PM blasts comptroller for denying access to funds for legal defense

State Comptroller Joseph Shapira is set to decide whether Prime Minister Benjamin Netanyahu can accept donations from high-profile allies to pay for his legal defense in his corruption cases.

February 24, 2019 12:14
2 minute read.
Prime Minister Benjamin Netanyahu attends a weekly cabinet meeting in Jerusalem

Prime Minister Benjamin Netanyahu attends a weekly cabinet meeting in Jerusalem. (photo credit: REUTERS)


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Prime Minister Benjamin Netanyahu blasted the State Comptroller on Sunday for denying him access to tycoon donor funds for his legal defense of the public corruption cases against him.

His lawyers threatened to take the issue to the High Court of Justice, calling "an unprecedented harm" of the prime minister's basic rights to finance his defense.

In light of Netanyahu's lawyers breaking the gag order on the decision and attacking the comptroller's rejection, State Comptroller released his decision on Sunday.

A special comptroller committee already rejected Netanyahu's request on November 29, but a mid-January statement by Shaira's office seemed to be ready to reconsider the decision based on new claims by Netanyahu's lawyers.

On February 4, Attorney-General Avichai Mandelblit ruled that Netanyahu may have to return $300,000 in legal defense funds if he does not get after-the-fact approval to keep the funds from the state comptroller.

The comptroller ruled that Netanyahu must return the $300,000 he already received without permission.

In mid-January, Shapira referred the issue to Mandelblit for legal consideration.

Netanyahu had informed Shapira that before hearing from the comptroller on November 29 that he could not receive donations from wealthy allies for his legal defense of public corruption cases, he had already received $300,000 from his cousin, tycoon Natan Milikovsky.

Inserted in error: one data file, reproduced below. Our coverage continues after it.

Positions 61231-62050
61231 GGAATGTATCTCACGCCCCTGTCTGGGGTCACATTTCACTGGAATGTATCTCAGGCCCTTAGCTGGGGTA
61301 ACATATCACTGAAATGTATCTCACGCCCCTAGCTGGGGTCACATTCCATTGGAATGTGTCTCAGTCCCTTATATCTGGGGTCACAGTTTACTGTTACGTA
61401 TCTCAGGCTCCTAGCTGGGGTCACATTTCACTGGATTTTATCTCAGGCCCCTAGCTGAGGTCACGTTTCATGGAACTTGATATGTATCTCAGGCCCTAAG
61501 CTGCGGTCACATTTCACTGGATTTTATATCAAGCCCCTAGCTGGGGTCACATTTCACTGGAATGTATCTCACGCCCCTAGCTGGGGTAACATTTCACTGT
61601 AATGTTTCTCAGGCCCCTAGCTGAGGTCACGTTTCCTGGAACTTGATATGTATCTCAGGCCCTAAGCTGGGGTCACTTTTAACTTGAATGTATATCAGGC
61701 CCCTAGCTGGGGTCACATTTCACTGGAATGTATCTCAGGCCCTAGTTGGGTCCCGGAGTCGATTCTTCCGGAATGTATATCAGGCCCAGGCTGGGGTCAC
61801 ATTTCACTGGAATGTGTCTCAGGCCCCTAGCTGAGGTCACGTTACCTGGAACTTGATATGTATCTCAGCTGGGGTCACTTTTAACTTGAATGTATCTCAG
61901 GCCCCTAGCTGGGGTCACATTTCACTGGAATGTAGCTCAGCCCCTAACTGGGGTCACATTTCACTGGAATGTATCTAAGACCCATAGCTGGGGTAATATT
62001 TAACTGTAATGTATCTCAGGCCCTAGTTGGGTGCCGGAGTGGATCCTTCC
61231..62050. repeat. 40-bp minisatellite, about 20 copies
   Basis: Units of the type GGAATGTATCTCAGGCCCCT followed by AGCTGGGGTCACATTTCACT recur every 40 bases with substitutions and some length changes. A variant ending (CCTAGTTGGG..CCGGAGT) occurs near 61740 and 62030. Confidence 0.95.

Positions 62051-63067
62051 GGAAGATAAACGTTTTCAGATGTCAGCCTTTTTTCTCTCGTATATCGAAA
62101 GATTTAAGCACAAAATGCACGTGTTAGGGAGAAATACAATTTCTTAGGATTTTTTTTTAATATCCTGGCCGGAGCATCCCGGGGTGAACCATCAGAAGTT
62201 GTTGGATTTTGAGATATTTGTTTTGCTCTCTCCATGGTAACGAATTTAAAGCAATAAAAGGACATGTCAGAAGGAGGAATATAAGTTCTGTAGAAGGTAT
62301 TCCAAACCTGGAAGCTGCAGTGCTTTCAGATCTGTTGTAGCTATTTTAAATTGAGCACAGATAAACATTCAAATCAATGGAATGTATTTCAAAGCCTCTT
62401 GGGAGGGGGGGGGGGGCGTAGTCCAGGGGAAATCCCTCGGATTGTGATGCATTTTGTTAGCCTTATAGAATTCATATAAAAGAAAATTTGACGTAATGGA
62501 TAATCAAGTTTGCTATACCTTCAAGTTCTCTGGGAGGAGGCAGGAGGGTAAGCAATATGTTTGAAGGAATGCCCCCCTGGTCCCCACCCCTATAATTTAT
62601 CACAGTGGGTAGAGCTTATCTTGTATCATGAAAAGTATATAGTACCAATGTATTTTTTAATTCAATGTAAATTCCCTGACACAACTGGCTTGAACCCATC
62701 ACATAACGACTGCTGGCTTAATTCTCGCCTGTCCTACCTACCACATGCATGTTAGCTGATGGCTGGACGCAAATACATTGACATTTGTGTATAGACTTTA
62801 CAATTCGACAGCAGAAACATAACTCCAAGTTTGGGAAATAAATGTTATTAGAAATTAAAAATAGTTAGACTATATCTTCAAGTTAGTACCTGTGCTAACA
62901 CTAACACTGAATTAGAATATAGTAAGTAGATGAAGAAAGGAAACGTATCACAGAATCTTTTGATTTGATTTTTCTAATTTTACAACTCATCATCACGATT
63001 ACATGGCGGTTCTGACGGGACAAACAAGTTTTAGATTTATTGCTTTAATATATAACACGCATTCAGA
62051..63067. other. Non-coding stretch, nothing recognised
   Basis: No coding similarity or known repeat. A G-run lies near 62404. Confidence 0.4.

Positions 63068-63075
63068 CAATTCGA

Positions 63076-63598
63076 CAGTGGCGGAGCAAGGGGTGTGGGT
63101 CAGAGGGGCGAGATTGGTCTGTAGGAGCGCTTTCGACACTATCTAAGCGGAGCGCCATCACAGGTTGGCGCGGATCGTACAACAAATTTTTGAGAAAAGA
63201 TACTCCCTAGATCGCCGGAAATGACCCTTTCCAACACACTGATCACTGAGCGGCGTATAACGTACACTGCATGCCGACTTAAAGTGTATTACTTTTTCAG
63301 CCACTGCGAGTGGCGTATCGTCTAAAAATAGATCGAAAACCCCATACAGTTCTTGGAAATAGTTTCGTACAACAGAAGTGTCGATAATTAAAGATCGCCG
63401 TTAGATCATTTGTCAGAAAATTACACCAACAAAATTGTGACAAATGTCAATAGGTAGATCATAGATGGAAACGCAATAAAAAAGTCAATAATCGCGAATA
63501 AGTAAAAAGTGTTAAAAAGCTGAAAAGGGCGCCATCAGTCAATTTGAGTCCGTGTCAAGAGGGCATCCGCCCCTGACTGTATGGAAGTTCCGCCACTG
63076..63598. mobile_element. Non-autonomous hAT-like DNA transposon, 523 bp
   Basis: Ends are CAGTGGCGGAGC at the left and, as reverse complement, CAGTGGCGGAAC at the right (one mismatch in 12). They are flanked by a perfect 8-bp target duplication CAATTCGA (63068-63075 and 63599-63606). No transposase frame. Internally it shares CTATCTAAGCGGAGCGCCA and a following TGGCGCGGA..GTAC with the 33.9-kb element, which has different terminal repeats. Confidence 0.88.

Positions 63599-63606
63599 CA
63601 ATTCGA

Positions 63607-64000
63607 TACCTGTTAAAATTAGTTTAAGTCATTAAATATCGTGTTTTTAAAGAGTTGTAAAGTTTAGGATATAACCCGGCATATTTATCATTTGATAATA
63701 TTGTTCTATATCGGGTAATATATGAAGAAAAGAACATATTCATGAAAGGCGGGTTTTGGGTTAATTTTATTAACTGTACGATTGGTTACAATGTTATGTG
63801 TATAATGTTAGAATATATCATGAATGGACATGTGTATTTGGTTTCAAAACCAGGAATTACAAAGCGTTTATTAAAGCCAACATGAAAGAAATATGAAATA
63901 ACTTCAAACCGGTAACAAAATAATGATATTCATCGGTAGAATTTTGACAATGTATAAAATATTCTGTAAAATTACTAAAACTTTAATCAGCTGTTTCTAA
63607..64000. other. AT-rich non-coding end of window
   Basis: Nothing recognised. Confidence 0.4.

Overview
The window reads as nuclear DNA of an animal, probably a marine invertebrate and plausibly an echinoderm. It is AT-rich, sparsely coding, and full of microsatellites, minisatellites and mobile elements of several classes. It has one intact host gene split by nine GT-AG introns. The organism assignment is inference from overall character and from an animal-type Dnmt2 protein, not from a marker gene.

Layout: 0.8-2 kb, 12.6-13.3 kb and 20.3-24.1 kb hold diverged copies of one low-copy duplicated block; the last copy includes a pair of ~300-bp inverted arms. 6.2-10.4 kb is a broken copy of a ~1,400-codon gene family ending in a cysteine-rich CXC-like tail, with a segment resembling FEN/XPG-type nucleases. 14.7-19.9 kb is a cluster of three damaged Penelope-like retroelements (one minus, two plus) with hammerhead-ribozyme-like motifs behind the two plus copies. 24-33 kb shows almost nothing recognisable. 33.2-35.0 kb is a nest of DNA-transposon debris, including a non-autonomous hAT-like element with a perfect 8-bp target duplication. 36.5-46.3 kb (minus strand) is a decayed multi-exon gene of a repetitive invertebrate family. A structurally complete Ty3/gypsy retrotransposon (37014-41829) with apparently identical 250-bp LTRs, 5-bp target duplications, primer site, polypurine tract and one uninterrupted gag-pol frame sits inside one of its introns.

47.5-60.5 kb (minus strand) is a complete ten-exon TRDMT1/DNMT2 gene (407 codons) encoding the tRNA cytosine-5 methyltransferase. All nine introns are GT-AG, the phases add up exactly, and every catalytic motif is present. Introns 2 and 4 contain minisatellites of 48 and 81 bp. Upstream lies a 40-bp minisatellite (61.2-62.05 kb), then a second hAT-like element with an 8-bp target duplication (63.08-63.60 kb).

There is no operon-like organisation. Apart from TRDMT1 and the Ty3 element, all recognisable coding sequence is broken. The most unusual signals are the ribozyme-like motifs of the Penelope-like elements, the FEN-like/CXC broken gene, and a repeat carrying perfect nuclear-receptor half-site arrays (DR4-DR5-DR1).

Though it appeared Netanyahu had hoped that having already received funds might give him a legal advantage, Mandelblit appeared to deflect that and flag it as a liability since he might need to return the funds.

The prime minister received the funds before a special state committee, connected to the comptroller’s office, had ruled that he is prohibited from receiving such funds and after he was given a preliminary sign-off by the Knesset, though the state committee is the final authority on the issue.

Shapira’s office issued a statement in mid-January that he referred the issue to Mandelblit because he was not sure if the attorney-general had been aware of the $300,000 when he had reviewed a variety of legal questions relating to the prime minister’s desire to get donations from rich individuals for his legal defense at a much earlier date.

The mid-January statement had not clarified whether Shapira believed that the prime minister had broken the law, though often that is implied by a referral to the attorney-general.

Even if Netanyahu should not have accepted the funds, it is not a foregone conclusion that he committed more than a general ethical violation.

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